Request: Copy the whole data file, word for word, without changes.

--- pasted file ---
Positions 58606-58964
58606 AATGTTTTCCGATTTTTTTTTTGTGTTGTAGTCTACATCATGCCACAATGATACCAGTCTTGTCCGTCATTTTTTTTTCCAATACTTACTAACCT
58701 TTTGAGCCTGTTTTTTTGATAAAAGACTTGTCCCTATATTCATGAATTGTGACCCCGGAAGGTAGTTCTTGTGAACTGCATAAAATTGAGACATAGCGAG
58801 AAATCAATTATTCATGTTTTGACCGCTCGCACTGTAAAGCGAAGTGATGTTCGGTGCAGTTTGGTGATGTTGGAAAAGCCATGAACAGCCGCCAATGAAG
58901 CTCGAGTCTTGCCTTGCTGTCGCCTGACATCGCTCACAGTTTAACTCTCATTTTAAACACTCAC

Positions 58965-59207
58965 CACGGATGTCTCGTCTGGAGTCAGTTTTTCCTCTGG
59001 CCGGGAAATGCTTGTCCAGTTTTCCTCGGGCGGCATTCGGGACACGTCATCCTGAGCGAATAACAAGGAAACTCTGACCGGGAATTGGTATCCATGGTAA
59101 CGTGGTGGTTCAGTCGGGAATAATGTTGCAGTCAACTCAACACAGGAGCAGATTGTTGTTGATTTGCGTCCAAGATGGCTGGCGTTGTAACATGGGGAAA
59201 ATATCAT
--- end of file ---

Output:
Positions 58606-58964
58606 AATGTTTTCCGATTTTTTTTTTGTGTTGTAGTCTACATCATGCCACAATGATACCAGTCTTGTCCGTCATTTTTTTTTCCAATACTTACTAACCT
58701 TTTGAGCCTGTTTTTTTGATAAAAGACTTGTCCCTATATTCATGAATTGTGACCCCGGAAGGTAGTTCTTGTGAACTGCATAAAATTGAGACATAGCGAG
58801 AAATCAATTATTCATGTTTTGACCGCTCGCACTGTAAAGCGAAGTGATGTTCGGTGCAGTTTGGTGATGTTGGAAAAGCCATGAACAGCCGCCAATGAAG
58901 CTCGAGTCTTGCCTTGCTGTCGCCTGACATCGCTCACAGTTTAACTCTCATTTTAAACACTCAC

Positions 58965-59207
58965 CACGGATGTCTCGTCTGGAGTCAGTTTTTCCTCTGG
59001 CCGGGAAATGCTTGTCCAGTTTTCCTCGGGCGGCATTCGGGACACGTCATCCTGAGCGAATAACAAGGAAACTCTGACCGGGAATTGGTATCCATGGTAA
59101 CGTGGTGGTTCAGTCGGGAATAATGTTGCAGTCAACTCAACACAGGAGCAGATTGTTGTTGATTTGCGTCCAAGATGGCTGGCGTTGTAACATGGGGAAA
59201 ATATCAT